Sunday, June 19, 2016

Sort Of Tutorial: Father's Day Checkerboard Set

My husband recently taught Roo how to play checkers, which has been a lot of fun for both of them. 

Because it's Father's Day, and we only have a glass checkers set, I thought we could make a fun, personalized set that would be easy to take camping or to the beach. 

We made this in one afternoon/evening and you can too. It would be a great gift for grandpas, uncles, dads, pretty much anyone who likes to play games. It's a perfect, inexpensive gift for your child's friends! 

I didn't intend to post a tutorial, so there's not a lot of pictures but I think you'll get the idea anyway. Have fun!

You will need:
Three colors of paint 
2 Sponge brushes
Small paintbrush (the kind in your kid's watercolor set)
Mod Podge
Sewing machine/Thread
Scissors/Rotary Cutter & Mat
1/2 yard white felt
1/2 yard black felt

Salt Dough:
1 cup flour
1 cup salt
1/2-3/4 cup warm water 

Mix all ingredients in a medium bowl, starting off with 1/2 cup water and adding more as necessary. The dough shouldn't be sticky, but should pull away from the sides like bread dough. Knead dough on a lightly floured surface until smooth.

To make checker pieces, roll a small ball (about the size of a walnut or 1" in diameter). Press pinky fingers into ball to flatten, creating a heart shape.

Some of these started looking like pig noses, so we re-rolled them and tried again.

There are 24 checkers pieces total per game, but we made 28 just in case. 

Bake in a preheated oven at 175° for about three hours. 

While the pieces are baking, cut both colors of felt into eight 2"x18" strips. Chain piece across the short ends of  the white felt strips to connect them all together. 
^image from^

Try to connect the strips with no gaps between. Turn the piece around and connect the opposite ends, making sure all strips are flat and not twisted. 

Lay this piece out flat on your table, weave the black strips under-over etc through the white, pushing the strips close together for a nice, right weave. (You will need to alternate every other strip and start over-under, if that makes sense.)

Edge stitch down the length of each strip on both sides, in both directions. Stitch all four sides, then trim away the excess.

Now, using a sponge brush, paint half of the checker pieces one color, the other half in the second color. You will want to add about a teaspoon of Mod Podge per three tablespoons of paint before painting. This will seal the salt dough, making it last longer.  When they are dry, you can go back and fill in the heart with the watercolor brush. 

That's pretty much it! This is a pretty great rainy day activity, and is something the whole family can make together. 

Happy crafting!

PS I haven't done this yet, but I'm going to buy a can of sealer and spray the checker pieces (top and bottom). I've heard that if you dont, they can and will crumble up and be ruined over time.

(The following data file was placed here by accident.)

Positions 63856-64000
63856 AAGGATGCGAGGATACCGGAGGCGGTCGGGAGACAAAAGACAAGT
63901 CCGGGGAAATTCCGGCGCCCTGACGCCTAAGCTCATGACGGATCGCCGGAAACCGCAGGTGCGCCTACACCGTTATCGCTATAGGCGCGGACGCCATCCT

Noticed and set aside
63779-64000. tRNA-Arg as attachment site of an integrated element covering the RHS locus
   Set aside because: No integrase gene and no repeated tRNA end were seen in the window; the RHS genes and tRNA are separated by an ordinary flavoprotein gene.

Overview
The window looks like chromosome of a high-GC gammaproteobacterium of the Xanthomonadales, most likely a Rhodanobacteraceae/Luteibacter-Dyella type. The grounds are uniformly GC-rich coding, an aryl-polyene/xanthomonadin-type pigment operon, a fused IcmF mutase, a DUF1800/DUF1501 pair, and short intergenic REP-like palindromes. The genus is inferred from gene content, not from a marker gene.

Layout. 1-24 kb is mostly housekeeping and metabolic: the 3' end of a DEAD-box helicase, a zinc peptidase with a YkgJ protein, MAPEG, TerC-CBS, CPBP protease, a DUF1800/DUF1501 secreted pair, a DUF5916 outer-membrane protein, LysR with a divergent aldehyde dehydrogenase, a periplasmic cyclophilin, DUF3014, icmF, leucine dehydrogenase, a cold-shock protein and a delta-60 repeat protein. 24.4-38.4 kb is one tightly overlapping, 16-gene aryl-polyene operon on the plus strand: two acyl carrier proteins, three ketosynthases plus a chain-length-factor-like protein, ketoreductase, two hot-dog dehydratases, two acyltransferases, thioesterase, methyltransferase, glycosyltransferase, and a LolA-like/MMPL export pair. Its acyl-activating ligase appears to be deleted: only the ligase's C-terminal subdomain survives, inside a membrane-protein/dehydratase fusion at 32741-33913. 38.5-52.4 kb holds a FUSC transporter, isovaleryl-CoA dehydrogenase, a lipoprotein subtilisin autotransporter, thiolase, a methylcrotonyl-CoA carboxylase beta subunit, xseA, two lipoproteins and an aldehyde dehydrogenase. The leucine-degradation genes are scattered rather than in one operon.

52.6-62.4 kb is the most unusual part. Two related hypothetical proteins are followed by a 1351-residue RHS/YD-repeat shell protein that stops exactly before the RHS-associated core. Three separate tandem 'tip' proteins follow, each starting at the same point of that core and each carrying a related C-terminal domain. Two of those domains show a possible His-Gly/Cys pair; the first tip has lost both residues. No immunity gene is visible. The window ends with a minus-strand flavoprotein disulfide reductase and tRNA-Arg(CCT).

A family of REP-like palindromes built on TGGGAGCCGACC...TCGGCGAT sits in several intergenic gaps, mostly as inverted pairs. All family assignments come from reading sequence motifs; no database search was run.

Saturday, March 19, 2016

In Progress: Espadrilles

I'm not sure why it's taken me so long to get to these! Wait, no. That's not exactly true, I know exactly why it's taken me so long, I've been SO DARN BUSY making dolls, teaching, working, sewing bags and quilts, learning new computer programs and being a mom, wife and responsible pet owner. Dritz Sewing Company was kind enough to send a package of their (at the time) yet to be released espadrilles with all the necessary supplies to make them. 

For some reason, I just had it in my head that these were going to be way more complicated than I had time for. Was I ever wrong! 

I used leftover scraps from Roo's Clara Top (by Violette Field Threads, of course), remember it?

I had a little time to start the project at work one day. In about an hour and a half, I had my pieces cut, pressed, interfaced and stitched.

After work, I sat down for about 15 minutes and put them together.

All I have left is the hand stitching.

Aren't they the coolest so far?! Who knew you could make shoes? 

I'll post a new picture when they're totally finished. I'll be teaching this class at Sew Main Street in Woodstock, GA so stay tuned for that info!

Happy sewing!

PS the funny thing is these shoes are two sizes too big for Roo, but so is that top. By the time she can fit one, maybe she'll fit the other, too!

Thursday, March 17, 2016

A New Dress For Roo!

Well, she wore it! The dress was a success!

Pattern: Maisie by Violette Field Threads 
Fabric: Crazy Love by Jennifer Paganelli 
Fit: Accurate. I cut a size 7, she wears a 6, it was a little big. 
Notes for Next Time: try it using knit fabric, no zipper, make a size 6. Add pockets, make sleeveless? 
Social Media: #maisiedress #violettefieldthreads @violettefieldthreads

Wednesday, March 16, 2016

Real Quick: a little sewing tip

I just finished sewing my first "Maisie" dress by Violette Field Threads a few minutes ago. I'm pretty happy with the way it turned out! I'm anxious to see if my daughter will actually wear it for St. Patrick's Day tomorrow or not. She says she will, that she has to wear green, so we will see, won't we?